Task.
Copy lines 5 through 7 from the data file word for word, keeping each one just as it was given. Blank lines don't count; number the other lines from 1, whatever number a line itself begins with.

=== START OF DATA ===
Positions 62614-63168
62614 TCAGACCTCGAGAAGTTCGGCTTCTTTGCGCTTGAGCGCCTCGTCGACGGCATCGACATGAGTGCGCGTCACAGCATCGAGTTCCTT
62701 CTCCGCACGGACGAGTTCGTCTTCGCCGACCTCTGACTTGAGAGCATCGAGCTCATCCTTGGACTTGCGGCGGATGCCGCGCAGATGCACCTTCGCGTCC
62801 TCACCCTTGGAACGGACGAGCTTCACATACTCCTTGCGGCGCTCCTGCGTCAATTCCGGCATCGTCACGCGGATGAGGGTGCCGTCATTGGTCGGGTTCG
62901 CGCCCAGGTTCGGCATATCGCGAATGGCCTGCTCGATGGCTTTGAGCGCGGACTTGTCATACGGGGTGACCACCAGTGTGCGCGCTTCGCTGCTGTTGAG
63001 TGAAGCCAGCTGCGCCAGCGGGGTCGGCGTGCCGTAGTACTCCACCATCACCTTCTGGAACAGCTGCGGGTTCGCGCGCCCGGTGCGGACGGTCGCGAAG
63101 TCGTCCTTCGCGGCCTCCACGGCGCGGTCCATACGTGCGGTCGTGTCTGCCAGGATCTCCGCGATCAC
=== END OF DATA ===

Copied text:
62901 CGCCCAGGTTCGGCATATCGCGAATGGCCTGCTCGATGGCTTTGAGCGCGGACTTGTCATACGGGGTGACCACCAGTGTGCGCGCTTCGCTGCTGTTGAG
63001 TGAAGCCAGCTGCGCCAGCGGGGTCGGCGTGCCGTAGTACTCCACCATCACCTTCTGGAACAGCTGCGGGTTCGCGCGCCCGGTGCGGACGGTCGCGAAG
63101 TCGTCCTTCGCGGCCTCCACGGCGCGGTCCATACGTGCGGTCGTGTCTGCCAGGATCTCCGCGATCAC